It’s halfway between show notes and Steve’s GM tip, but I found the ongoing gamesmanship involved with the d100 roles kind of amusing on re-listen. I get that for all our debate, there’s no “right” answer. (Next week’s Etiquette Corner: we debate the pronunciation of GIF – “gif” or “jif”?) Personally, I’m a classic “high is good, low is bad” guy – keep it consistent with everything else. But I can respect John’s stubbornness on sticking with low numbers (maybe that’s how they do it in WoW?), and Bob’s decision to go for the middle was an inspired bit of lunacy that should please fans of the standard normal distribution everywhere. On the other hand, such tomfoolery clearly displeased the Dice Gods, who rewarded him with that insultingly close 77.

Getting to Steve’s point, it’s weird. That little bit of choice and agency – choosing low, high, or ridiculous – doesn’t feel like it should matter that much. It’s not even real physical dice in this case. Steve could literally put a rock in one hand and have us say “left” or “right” and the net effect would be the same. But it still feels like you’re doing something to choose the outcome when you pick the range you want to use. I guess the phenomenon is similar to the slot machines in a casino – they’re going to land where they’re going to land, they technically don’t even need to put buttons on the thing and could just resolve the spin when you put your money in. But putting buttons or a handle on the machine gives you an illusionary veneer of control – “I chose to stop the machine right here”.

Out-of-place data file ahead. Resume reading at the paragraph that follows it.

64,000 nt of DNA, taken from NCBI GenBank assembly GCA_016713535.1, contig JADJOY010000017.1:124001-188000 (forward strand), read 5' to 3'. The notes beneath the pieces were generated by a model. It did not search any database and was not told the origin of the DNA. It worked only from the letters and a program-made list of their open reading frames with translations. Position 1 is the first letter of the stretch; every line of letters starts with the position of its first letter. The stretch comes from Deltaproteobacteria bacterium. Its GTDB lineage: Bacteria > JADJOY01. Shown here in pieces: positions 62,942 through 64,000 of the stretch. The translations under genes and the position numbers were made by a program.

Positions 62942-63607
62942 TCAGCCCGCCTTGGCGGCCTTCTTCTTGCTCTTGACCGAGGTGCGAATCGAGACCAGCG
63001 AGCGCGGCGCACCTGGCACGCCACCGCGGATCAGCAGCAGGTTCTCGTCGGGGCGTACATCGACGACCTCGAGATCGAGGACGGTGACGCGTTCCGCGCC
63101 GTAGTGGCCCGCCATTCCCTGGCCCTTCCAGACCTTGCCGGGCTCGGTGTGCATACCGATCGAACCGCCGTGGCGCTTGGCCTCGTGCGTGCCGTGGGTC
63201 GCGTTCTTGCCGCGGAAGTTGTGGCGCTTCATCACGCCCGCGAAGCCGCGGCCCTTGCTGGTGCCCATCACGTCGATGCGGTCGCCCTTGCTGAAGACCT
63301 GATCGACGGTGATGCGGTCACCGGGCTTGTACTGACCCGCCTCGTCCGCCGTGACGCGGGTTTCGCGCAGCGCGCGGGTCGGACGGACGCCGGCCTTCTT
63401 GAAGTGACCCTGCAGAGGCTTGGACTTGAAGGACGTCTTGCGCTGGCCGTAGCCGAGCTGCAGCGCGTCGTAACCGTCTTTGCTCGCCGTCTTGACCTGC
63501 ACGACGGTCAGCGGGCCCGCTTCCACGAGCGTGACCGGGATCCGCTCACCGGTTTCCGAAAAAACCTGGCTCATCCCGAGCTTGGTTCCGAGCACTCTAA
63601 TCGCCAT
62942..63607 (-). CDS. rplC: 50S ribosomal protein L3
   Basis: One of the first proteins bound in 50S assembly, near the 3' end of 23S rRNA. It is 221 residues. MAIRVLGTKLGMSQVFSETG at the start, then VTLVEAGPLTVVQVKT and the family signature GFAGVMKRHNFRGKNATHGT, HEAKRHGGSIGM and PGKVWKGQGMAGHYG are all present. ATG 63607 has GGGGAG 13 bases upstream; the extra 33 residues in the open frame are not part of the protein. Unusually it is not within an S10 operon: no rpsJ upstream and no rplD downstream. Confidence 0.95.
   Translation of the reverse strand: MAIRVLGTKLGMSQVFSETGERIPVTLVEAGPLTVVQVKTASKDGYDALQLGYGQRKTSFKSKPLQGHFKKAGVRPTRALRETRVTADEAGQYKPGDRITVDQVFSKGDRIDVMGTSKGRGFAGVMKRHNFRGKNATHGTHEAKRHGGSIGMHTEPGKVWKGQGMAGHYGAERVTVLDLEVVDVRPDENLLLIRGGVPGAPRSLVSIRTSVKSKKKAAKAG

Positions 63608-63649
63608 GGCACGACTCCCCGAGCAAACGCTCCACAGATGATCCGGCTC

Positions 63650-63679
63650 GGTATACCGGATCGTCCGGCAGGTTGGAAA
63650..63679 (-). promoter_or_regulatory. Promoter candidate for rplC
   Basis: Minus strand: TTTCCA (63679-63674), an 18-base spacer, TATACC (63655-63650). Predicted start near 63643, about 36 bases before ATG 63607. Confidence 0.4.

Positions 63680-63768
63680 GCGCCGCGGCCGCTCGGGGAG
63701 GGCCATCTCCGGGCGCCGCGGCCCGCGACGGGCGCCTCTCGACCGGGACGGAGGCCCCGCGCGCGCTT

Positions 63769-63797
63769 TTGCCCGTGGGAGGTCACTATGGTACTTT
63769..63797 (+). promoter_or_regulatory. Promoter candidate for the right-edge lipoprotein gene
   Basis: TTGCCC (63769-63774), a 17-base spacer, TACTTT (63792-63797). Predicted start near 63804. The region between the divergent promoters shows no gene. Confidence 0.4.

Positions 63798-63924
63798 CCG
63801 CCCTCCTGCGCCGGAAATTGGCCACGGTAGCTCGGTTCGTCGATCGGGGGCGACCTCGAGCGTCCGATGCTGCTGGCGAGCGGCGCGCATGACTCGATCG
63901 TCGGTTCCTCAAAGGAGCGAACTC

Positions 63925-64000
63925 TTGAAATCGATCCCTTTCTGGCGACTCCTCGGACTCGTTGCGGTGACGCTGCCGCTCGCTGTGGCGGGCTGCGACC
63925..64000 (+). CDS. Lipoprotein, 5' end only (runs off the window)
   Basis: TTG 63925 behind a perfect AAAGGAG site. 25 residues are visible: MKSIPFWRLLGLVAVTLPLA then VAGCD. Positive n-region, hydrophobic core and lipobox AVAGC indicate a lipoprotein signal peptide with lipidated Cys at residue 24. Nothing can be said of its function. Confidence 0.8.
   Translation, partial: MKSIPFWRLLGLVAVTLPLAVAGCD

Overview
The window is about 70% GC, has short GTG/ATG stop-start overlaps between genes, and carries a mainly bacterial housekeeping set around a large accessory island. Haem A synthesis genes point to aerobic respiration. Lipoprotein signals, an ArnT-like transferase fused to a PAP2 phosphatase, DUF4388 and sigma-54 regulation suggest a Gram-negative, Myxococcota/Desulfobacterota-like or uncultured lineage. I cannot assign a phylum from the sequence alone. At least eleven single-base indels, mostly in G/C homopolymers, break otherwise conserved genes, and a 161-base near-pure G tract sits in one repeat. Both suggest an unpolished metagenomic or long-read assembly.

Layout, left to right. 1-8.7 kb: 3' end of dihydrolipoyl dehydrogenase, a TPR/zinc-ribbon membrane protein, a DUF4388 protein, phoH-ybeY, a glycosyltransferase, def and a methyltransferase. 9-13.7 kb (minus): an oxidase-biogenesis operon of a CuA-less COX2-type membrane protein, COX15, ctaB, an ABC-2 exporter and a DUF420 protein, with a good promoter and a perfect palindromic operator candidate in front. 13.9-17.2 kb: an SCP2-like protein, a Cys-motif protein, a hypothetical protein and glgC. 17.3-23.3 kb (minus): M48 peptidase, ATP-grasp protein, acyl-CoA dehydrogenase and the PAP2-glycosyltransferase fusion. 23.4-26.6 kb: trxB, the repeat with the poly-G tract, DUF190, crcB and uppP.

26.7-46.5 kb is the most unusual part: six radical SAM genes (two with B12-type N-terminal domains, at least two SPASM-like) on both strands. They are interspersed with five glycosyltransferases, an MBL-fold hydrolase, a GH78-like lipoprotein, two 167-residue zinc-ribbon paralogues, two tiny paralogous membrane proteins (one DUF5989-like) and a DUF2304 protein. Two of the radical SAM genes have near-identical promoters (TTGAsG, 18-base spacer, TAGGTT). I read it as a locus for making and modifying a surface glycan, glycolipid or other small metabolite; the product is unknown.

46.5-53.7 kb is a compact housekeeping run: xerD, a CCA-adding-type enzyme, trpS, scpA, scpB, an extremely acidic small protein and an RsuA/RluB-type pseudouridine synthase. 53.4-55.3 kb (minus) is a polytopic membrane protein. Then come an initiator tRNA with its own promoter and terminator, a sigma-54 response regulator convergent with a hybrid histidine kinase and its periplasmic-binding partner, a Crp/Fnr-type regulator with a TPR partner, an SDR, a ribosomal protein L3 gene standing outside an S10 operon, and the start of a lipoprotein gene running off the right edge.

So basically, we’re all just filthy degenerate gamblers, is what I’m saying.

In other news, the hint-dropping on Rusty’s condition continues, and it’s a little awkward because here’s where I have to embrace roleplay and split my duties of Jason, Writer of Paizo Book Reviews vs. Jason, Player of Tuttle. Having reviewed the Armory (mild spoiler), there’s something in there that sounds a WHOLE lot like what Rusty is going through, but in the context of this game, there’s no way Tuttle would know that without making some skill rolls (Life Science, Medicine, maybe Mysticism), and I haven’t really pushed too hard on that front. Though I suppose it’s also a partial attempt on my part to embrace the idea that being undead isn’t THAT big a deal in the Starfinder universe. I as the player still think undead are creepy and are going to turn on us at a moment’s notice, but Tuttle lives in a world where they’re normal. (As are talking rats, for that matter.) Just as long as Rusty doesn’t turn full demon in the middle of a fight, we’re cool.

I think that’s about it for this week: tune in next time when we continue to bounce around low-gravity, flop around in the space dust, and try to find the cultists’ base of operations. Well, we’ll try to, anyway. We haven’t seen the last of trouble, and trouble hasn’t seen the last of us. In the meantime, feel free to drop by the Discord and join the fun happenings there.